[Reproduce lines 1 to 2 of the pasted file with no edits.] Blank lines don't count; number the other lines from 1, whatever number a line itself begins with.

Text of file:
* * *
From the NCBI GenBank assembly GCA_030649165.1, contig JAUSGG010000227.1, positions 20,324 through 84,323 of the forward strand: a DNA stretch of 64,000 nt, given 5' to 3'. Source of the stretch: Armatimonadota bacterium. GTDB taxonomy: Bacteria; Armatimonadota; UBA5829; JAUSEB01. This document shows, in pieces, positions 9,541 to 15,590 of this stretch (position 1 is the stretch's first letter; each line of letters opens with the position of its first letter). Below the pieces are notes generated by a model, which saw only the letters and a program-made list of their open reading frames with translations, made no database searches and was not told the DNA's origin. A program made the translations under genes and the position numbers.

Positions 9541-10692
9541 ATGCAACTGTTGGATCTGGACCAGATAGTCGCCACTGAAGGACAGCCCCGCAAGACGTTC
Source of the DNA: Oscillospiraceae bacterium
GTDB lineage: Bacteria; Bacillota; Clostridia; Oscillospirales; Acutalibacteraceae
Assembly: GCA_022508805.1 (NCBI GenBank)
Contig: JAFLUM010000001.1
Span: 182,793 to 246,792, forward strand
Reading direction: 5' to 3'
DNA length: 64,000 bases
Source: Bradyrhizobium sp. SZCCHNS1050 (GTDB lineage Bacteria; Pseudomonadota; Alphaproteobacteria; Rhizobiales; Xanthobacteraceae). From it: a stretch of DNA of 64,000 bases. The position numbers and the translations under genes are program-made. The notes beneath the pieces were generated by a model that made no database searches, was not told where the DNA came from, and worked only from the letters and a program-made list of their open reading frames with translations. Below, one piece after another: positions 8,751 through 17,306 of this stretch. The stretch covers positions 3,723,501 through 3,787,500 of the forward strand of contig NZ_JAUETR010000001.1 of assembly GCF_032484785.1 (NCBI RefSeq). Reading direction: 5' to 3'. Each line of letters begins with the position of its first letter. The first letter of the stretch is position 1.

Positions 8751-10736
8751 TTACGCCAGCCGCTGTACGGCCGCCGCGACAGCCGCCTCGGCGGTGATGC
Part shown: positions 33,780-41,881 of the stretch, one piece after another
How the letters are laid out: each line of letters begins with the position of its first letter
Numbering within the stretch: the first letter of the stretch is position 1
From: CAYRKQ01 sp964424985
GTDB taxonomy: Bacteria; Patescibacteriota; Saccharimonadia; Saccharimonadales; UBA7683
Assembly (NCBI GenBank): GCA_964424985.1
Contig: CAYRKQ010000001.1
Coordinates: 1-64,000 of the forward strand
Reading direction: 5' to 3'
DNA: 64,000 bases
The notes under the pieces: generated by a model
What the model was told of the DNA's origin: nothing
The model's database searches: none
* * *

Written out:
From the NCBI GenBank assembly GCA_030649165.1, contig JAUSGG010000227.1, positions 20,324 through 84,323 of the forward strand: a DNA stretch of 64,000 nt, given 5' to 3'. Source of the stretch: Armatimonadota bacterium. GTDB taxonomy: Bacteria; Armatimonadota; UBA5829; JAUSEB01. This document shows, in pieces, positions 9,541 to 15,590 of this stretch (position 1 is the stretch's first letter; each line of letters opens with the position of its first letter). Below the pieces are notes generated by a model, which saw only the letters and a program-made list of their open reading frames with translations, made no database searches and was not told the DNA's origin. A program made the translations under genes and the position numbers.

Positions 9541-10692